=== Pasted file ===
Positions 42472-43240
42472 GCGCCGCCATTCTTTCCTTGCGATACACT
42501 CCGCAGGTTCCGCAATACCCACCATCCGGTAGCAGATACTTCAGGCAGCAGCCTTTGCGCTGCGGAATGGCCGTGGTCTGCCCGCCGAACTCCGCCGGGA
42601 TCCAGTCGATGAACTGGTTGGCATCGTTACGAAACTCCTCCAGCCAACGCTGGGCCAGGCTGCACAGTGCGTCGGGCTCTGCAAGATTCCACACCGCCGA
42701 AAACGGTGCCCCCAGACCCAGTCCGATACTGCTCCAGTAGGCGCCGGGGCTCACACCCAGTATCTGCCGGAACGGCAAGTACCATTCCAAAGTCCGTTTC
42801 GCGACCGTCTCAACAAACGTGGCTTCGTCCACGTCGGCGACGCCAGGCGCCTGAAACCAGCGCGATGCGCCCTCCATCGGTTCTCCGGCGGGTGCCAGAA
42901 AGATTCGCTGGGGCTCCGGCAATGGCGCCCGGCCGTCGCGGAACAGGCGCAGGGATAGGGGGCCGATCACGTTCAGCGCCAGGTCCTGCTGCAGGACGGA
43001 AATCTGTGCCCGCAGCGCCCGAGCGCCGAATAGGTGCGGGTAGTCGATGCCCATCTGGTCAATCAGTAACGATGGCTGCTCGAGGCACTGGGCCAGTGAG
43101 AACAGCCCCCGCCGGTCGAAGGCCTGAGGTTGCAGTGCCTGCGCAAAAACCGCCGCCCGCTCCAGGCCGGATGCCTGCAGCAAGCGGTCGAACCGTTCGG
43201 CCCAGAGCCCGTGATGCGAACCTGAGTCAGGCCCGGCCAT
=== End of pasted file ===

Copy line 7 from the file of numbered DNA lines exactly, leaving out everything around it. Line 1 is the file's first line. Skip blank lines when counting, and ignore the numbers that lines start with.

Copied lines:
42901 AGATTCGCTGGGGCTCCGGCAATGGCGCCCGGCCGTCGCGGAACAGGCGCAGGGATAGGGGGCCGATCACGTTCAGCGCCAGGTCCTGCTGCAGGACGGA